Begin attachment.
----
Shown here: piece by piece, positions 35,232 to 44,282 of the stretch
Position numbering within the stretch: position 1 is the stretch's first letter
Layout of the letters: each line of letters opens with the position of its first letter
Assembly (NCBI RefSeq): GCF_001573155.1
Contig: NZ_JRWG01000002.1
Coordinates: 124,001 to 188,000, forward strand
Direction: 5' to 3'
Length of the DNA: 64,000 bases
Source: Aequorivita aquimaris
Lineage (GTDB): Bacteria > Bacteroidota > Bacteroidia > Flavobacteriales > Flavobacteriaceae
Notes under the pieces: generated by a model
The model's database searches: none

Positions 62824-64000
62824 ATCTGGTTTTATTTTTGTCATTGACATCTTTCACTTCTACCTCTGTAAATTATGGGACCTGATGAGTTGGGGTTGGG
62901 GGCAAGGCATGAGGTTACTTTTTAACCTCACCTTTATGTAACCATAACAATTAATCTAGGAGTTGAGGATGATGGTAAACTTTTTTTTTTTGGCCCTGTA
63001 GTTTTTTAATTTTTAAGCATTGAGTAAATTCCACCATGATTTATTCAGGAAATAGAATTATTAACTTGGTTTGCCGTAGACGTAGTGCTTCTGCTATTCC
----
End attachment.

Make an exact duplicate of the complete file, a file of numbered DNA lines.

Shown here: piece by piece, positions 35,232 to 44,282 of the stretch
Position numbering within the stretch: position 1 is the stretch's first letter
Layout of the letters: each line of letters opens with the position of its first letter
Assembly (NCBI RefSeq): GCF_001573155.1
Contig: NZ_JRWG01000002.1
Coordinates: 124,001 to 188,000, forward strand
Direction: 5' to 3'
Length of the DNA: 64,000 bases
Source: Aequorivita aquimaris
Lineage (GTDB): Bacteria > Bacteroidota > Bacteroidia > Flavobacteriales > Flavobacteriaceae
Notes under the pieces: generated by a model
The model's database searches: none

Positions 62824-64000
62824 ATCTGGTTTTATTTTTGTCATTGACATCTTTCACTTCTACCTCTGTAAATTATGGGACCTGATGAGTTGGGGTTGGG
62901 GGCAAGGCATGAGGTTACTTTTTAACCTCACCTTTATGTAACCATAACAATTAATCTAGGAGTTGAGGATGATGGTAAACTTTTTTTTTTTGGCCCTGTA
63001 GTTTTTTAATTTTTAAGCATTGAGTAAATTCCACCATGATTTATTCAGGAAATAGAATTATTAACTTGGTTTGCCGTAGACGTAGTGCTTCTGCTATTCC